California Supreme Court Denies Review of San Diego Medical Marijuana Case

San Francisco, CA -- The California Supreme Court refused to review a landmark medical marijuana case today that will require all counties to implement the state identification program. The County of San Diego filed suit against the State of California in February 2006, arguing that state law was preempted by federal law. That argument was rejected by the San Diego Superior Court in December of 2006 and was also later denied by the Fourth District Court of Appeals on July 31, 2008. The lawsuit challenged the validity of the state identification card program, as well as the foundation of California's medical marijuana laws, but the decisions by both lower and appellate courts found that the ID card program and state law remained valid and does not violate the state constitution.

"The San Diego case is now final under California law," said Joe Elford, Chief Counsel of Americans for Safe Access, who argued before the appellate co­urt on behalf of patients. "The courts have made clear that federal law does not preempt state law relating to medical marijuana and that local officials must comply with California's medical marijuana laws."

In a unanimous opinion earlier this year, the Court of Appeals ruled that the federal Controlled Substances Act "signifies Congress's intent to maintain the power of states to elect 'to serve as a laboratory in the trial of novel social and economic experiments without risk to the rest of the country' by preserving all state laws that do not positively conflict with the CSA."

Americans for Safe Access (ASA), along with the ACLU Drug Law Reform Project, defended the interests of patients in fighting San Diego's appeal to the State Supreme Court. Both organizations successfully intervened as defendants in the lawsuit in August of 2006, while the case was still being litigated in the Superior Court. After the appellate court ruling, ASA put all counties that had not yet implemented the ID card program on notice of their obligation to implement state law, in particular the state ID card program, which both assists law enforcement and affords greater protection to patients.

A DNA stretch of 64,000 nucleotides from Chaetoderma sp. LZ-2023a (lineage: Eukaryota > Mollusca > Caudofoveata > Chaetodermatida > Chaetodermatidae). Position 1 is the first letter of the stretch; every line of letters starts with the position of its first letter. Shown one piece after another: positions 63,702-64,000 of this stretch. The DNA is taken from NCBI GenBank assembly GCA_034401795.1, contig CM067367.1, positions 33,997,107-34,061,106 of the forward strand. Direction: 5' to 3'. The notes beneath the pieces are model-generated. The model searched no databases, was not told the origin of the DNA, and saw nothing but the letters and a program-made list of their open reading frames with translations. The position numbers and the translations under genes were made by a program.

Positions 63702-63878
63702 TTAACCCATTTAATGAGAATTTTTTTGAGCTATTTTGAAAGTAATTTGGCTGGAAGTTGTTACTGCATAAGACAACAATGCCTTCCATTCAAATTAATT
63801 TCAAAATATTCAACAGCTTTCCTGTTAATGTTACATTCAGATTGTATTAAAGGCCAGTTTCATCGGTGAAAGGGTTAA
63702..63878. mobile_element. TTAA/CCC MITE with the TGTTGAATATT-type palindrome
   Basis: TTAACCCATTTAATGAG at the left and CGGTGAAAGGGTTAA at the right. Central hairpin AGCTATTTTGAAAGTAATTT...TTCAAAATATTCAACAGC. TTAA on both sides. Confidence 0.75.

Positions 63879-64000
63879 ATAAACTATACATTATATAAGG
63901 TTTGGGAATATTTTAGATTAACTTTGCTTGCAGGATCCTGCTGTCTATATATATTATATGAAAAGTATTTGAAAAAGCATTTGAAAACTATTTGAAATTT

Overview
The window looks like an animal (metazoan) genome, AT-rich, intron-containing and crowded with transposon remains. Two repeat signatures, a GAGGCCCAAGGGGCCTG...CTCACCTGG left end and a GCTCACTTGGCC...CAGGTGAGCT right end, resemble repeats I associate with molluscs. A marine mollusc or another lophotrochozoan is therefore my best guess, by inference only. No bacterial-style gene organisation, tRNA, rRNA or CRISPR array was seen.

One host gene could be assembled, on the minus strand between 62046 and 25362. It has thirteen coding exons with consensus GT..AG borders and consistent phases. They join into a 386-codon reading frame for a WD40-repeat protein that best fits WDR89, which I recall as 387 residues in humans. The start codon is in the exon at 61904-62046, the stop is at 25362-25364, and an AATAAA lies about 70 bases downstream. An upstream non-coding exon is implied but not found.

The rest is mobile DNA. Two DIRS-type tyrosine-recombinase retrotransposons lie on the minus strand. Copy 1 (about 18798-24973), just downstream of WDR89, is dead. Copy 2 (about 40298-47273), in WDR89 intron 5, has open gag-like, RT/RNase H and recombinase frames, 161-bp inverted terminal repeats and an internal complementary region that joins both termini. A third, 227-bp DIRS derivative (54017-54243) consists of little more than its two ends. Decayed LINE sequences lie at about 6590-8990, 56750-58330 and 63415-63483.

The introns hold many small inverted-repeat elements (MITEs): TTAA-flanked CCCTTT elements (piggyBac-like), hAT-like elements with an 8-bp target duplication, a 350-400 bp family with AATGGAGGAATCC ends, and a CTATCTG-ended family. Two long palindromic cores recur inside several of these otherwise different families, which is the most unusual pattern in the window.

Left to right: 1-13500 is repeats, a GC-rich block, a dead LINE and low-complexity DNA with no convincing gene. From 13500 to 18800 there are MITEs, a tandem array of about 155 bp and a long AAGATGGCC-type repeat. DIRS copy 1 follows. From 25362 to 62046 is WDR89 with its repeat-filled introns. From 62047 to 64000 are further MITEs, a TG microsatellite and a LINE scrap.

"We expect the remaining holdout counties to implement the medical marijuana card program immediately," continued Elford. "And if they continue to refuse to comply with state law, we will call upon the courts to require them to do so."

San Diego County was originally joined by San Bernardino and Merced Counties, but Merced chose not to appeal, opting instead to implement the state ID card program and a Sheriff's policy on medical marijuana patient encounters. In an unusual move, the City of San Diego voiced its opposition to the County's lawsuit by filing an amicus 'friend of the court' brief in December 2007, siding with the Attorney General and medical marijuana patient advocates.

For further information:
California Court of Appeals ruling from July 31, 2008:
ASA's web page on the San Diego case:

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